Can open source solve the too many IoT standards problem?

An important issue in the IoT industry is the plethora of IoT standards that exist today and new standards being created. The current situation for IoT standards has been described as a ‘Trainwreck for IoT Vendors‘ and the implication being IoT solutions are going to be pretty dumb. In the recent IoT Developer Survey, interoperability was one of the top concerns, so it is definitely been on the minds of IoT developers.

If we look at why there are so many IoT standards, there are many answers. The simple fact is that all standards are not created equal and some solve very different problems. Many of the different standards exist at different layers of the stack; just like the Internet. There is also lot of innovation required in the IoT industry to enable many of the use cases,  for example, LPWAN. We also have to remember IoT is not new. Lots of industries have have massive investments in equipment that uses an existing standard that isn’t going away anytime soon.

Those are some of the valid reasons for the different IoT standards. Of course, they are many not great reasons; as the saying goes ‘standards are like toothbrushes, everyone wants to use one but not other peoples’. XKCD captures the spirit of the worst possible situation for a new IoT standard.


It is time we accept there will be a plethora of IoT standards. Some will become more widely adopted than others, some will fail but we will never get to the ‘one IoT standard to rule them all’. It is just not realistic.

However, we still need to solve the issue of interoperability. There are many use cases of Things/Devices that communicate using different standards but will need to communicate in a consistent manner. It seems to me the only way this interoperability challenge will be solved is in software and ideally open source software. We need an open software platform that enables the standards bazaar and not try to create a cathedral. Kai Kreuzer, Eclipse SmartHome project leader, has published a great video on this topic for Home Automation.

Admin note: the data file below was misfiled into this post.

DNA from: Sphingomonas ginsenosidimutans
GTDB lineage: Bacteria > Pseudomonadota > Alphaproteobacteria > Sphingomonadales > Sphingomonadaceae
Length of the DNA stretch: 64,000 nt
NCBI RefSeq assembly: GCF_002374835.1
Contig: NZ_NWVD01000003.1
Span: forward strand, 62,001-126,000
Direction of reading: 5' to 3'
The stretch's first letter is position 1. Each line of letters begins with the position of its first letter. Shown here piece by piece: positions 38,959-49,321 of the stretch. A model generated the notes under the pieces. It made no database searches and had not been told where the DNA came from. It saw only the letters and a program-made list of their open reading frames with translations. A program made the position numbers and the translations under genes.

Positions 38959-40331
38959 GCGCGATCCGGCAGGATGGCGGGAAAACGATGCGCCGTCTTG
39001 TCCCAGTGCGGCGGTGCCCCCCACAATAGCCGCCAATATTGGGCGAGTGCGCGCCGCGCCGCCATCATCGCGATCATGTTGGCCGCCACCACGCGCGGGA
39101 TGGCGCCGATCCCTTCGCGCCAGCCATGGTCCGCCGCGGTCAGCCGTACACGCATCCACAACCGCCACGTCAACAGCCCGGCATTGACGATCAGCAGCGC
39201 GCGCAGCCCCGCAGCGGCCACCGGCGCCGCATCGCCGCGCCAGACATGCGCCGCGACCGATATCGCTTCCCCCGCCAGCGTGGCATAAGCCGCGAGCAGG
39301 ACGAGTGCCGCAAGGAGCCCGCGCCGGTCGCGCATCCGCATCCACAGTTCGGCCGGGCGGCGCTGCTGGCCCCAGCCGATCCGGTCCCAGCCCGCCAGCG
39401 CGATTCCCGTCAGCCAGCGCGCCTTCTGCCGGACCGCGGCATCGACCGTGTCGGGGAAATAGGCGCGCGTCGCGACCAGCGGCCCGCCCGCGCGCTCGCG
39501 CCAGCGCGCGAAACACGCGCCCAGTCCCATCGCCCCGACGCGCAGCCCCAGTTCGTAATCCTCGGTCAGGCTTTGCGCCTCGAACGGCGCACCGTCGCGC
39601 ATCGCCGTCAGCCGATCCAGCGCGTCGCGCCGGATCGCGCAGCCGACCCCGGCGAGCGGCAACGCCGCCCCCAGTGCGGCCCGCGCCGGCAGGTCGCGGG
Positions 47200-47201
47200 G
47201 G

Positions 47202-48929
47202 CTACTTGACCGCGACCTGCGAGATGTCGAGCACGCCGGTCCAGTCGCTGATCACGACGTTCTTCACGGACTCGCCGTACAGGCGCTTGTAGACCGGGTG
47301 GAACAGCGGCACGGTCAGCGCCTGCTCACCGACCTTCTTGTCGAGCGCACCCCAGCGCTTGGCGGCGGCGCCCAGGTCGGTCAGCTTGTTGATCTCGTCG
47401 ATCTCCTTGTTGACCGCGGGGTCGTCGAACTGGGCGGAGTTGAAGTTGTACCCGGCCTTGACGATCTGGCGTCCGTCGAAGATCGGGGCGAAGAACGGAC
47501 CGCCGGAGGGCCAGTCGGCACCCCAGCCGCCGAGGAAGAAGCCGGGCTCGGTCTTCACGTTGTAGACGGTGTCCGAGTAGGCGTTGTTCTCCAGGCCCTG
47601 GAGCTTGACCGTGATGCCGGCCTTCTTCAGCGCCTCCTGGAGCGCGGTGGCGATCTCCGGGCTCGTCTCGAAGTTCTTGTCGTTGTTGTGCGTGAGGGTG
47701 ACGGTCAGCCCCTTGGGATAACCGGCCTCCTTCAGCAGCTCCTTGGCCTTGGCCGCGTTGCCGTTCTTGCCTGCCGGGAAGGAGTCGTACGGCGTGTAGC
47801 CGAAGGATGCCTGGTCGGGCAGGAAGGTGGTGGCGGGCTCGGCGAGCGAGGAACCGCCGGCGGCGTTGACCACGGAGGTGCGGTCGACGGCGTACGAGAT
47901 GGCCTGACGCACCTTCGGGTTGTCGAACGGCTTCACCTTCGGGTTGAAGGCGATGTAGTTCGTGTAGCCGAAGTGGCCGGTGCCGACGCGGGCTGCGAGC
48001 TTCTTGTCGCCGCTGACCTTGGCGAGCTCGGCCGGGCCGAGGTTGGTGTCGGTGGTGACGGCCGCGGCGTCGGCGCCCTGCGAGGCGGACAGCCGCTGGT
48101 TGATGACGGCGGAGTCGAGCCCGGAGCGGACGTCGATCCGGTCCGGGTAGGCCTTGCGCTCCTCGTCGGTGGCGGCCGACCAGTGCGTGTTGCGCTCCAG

Interoperability is not going to be solved in standards groups. It is going to be solved with running software. Open source IoT platforms are going to be the bedrock for the IoT industry. There is just no other way it will work.

3 thoughts on “Can open source solve the too many IoT standards problem?

  1. I agree. I just want simple TCP/UDP connection to the things in my home, be able to quickly write own scripts on one or few computers at home or on my own server, or phone, and I do not want to relay on the cloud. Some form of discovery, identification and encryption/authentication that is not prioritary is a must too. I fail to see why we need to invent entirly new stack of protocols, when we can reuse some of the existing one, that operate over every network already.

  2. My view is that (IoT) interoperability will be sovled by both open standards and open source. Both sides need each other. Open standards (without code) do not solve interoperability at all. Similarly, an open source implementations for proprietary interfaces do not solve interoperability, but create another silo. For example, some IoT open source projects “reinvent” locations, i.e., handle geospatial information using their own way (e.g., without considering coordinate reference systems).

    Open standards needs “kick ass” implementations of the standards to make interoperability a reality. And in fact, open standards enable open source software to compete with proprietary software. Like today’s web, there are open source implementations (both browser and server) and proprietary ones. And they interoperate, because open standards from W3C, OASIS and OGC (for the Geospatial Web).

    This is the reason we proposed Eclipse Whiskers project (, a marriage of open IoT standards (the OGC SensorThings API) and open source. We believe it’s a powerful combination.

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